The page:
I’ve read a lot of books about pain and suffering from a biblical perspective. I don’t want to obsess about pain, but I do want to get all the information I can from people who are knowledgeable in this area, both for my benefit and for yours.
I recently read a book by Dr. Jim Halla called, Pain: The Plight of Fallen Man. The subtitle is, “God’s Prescription for Persevering”. The basic thesis of the book is that there is something more we can seek in suffering than just pain relief. God can use our suffering for our good and His glory. Our desire as believers is to become more like Christ, and if we respond biblically to our pain, He will use it toward that goal.
You can read reviews of the book lots of places online, so I’m not going to do that here. What I want to share with you is one valuable piece of information that I got from this book, which really changed my thinking about my pain:
“A person does what he does and feels what he feels because he thinks what he thinks and, most often, he thinks what he thinks because he wants what he wants.”
This statement is loaded with information and implications that we need to consider carefully if we are to respond biblically to suffering, pain, or illness. What Halla is saying here is that our thoughts trigger our feelings and actions. How do you think about your pain? Do you hate it, resent the limitations it puts on you, and desire only that it would go away? Are you angry when the pain comes back after a few hours or days of relief? Do frustration and sadness always accompany your thoughts about your suffering?
You are having these thoughts, according to the book, because you “want what you want”. What is it that you want that you are not getting? Pain relief? A return to normal life? Another question to ask yourself is, what do you have that you don’t want? A body that doesn’t work the way you want it to? Side effects of medications you resent having to take? Loneliness and isolation brought on by disability? All of these things can bring on thoughts that lead to an unbiblical emotional response.
Let’s look a little deeper. If our thoughts come because we want what we want, then where do those desires come from? According to the Bible, those desires come from our heart. The Bible addresses these desires as being of the flesh. In Galatians 5, Paul instructs us to walk in the Spirit, so that we will not fulfill the desires of the flesh. He goes on to describe how the flesh and the Spirit are in a constant battle, so that we do not do the things we wish. As believers, we wish to have a Christ-like response to all of our trials, including our pain. But often, we lose the battle against our flesh. We want what we want—pain relief—and when we don’t get it, we feel sad or mad, or frustrated, or whatever feelings are shouting the loudest that day.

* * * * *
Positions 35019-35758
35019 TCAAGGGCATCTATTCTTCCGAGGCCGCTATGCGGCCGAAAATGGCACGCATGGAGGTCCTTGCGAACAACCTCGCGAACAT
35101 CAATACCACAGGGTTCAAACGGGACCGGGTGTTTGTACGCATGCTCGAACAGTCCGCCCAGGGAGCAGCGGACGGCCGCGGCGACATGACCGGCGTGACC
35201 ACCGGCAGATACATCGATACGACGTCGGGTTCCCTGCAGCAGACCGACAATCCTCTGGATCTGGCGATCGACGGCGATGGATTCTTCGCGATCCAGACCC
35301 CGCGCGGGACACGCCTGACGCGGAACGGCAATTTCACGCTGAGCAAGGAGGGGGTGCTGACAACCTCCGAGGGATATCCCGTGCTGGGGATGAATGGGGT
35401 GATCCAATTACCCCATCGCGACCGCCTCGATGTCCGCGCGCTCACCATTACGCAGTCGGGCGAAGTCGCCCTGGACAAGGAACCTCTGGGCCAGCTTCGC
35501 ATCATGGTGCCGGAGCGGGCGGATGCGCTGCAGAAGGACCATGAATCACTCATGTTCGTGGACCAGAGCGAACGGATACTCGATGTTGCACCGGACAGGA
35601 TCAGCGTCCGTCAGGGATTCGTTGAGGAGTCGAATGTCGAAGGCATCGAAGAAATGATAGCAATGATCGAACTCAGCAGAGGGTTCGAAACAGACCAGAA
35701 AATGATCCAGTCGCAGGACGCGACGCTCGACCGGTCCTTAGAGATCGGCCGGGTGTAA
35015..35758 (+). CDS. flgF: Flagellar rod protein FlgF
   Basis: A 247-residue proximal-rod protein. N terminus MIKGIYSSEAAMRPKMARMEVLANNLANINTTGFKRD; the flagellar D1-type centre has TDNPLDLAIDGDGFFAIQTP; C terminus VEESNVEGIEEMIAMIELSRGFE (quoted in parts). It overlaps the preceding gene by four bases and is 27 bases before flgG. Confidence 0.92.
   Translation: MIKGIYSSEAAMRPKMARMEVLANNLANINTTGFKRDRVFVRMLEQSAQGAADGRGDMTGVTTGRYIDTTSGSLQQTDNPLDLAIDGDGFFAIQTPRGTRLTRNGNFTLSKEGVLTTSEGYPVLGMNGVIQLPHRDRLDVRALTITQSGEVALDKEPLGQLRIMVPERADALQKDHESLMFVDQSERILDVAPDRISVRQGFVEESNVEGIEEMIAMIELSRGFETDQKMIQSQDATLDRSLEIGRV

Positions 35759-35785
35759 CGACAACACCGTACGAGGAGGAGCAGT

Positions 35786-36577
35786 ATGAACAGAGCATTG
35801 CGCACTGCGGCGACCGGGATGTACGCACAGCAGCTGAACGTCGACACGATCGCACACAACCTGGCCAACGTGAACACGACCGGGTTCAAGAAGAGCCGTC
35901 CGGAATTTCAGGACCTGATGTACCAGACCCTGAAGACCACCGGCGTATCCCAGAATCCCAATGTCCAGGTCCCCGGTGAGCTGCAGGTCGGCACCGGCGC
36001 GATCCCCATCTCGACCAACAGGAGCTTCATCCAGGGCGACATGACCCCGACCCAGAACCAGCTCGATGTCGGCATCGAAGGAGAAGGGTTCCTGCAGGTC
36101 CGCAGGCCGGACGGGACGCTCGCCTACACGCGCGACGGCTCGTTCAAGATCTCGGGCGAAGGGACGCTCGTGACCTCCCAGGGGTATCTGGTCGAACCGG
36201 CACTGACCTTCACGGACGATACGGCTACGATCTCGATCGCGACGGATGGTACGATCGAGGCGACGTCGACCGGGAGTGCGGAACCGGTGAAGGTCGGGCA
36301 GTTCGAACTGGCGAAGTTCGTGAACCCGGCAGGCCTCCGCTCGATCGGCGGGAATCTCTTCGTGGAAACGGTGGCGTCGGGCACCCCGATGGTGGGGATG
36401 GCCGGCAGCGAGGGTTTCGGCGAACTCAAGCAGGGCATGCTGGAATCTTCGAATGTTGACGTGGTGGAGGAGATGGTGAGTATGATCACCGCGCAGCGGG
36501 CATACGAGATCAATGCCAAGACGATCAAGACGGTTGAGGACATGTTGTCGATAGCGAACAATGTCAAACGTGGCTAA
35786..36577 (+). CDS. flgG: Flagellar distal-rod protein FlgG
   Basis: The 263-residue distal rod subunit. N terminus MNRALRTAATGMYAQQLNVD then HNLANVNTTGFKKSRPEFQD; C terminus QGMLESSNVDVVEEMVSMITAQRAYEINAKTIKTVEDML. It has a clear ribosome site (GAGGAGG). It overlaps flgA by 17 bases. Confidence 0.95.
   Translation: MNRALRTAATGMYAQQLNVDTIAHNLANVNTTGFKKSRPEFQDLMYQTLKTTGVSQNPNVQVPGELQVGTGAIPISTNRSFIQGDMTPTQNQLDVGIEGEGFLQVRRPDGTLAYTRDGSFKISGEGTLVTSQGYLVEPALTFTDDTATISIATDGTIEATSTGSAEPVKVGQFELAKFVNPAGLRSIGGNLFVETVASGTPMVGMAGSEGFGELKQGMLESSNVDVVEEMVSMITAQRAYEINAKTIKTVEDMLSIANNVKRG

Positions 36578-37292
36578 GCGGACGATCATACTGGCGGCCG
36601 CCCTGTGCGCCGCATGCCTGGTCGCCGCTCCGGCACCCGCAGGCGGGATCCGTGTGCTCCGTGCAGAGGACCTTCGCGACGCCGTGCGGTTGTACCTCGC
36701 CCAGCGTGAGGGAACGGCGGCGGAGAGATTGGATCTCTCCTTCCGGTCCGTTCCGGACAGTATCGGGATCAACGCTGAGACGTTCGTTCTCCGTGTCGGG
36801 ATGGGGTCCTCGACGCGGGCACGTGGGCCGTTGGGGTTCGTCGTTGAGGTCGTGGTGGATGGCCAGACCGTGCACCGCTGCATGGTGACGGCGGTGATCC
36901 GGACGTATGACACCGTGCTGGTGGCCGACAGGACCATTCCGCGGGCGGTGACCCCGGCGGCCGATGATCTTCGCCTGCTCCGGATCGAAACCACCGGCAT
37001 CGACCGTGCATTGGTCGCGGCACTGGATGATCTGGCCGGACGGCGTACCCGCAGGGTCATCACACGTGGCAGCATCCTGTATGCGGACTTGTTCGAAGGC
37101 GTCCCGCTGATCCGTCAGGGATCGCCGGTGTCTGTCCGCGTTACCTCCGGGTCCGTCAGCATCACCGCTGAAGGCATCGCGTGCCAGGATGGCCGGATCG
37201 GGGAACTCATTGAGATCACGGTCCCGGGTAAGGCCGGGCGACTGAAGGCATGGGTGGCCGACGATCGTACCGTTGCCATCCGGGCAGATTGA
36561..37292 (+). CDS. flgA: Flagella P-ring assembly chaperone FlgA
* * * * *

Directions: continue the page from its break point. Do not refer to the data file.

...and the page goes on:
But it can be different for us. If we go back to the point where the thoughts started—back to that original desire for pain relief, and change that to a desire to glorify God, then we don’t have to be disappointed. If I am in pain, and I have done what I can to get relief and it hasn’t helped, then I must set my desires toward Christ, and His glory. If I am hurting, and my desire is to glorify Him, then I am free and able to do so. By the power of the Holy Spirit, I can bring glory to God whether I am in pain or not. I can use my pain as a springboard to speak to others about Christ. I can be joyful and content in my disability or pain, inviting others to ask me how I do that. I can use my pain as a way to gain involvement with others who are suffering, so that I can give them godly counsel and encouragement.
There are many ways we can use our pain for God’s glory, but they all start with the desires of our heart, which lead to our thoughts, which lead to our feelings and actions! Do you want the Lord to use your pain for His glory? If so, then begin right now to ask Him to show you how He wants to do it. I am not saying you should stop looking for relief from your pain with whatever means the Lord allows. But, if there is no solution and you must suffer, then why not suffer well? Romans 8 tells us that all things work together for our good and God’s glory, so why not put that to the test in the case of your pain?! I hope you will consider this a challenge, and share in the comments how God is being glorified in your new attitude.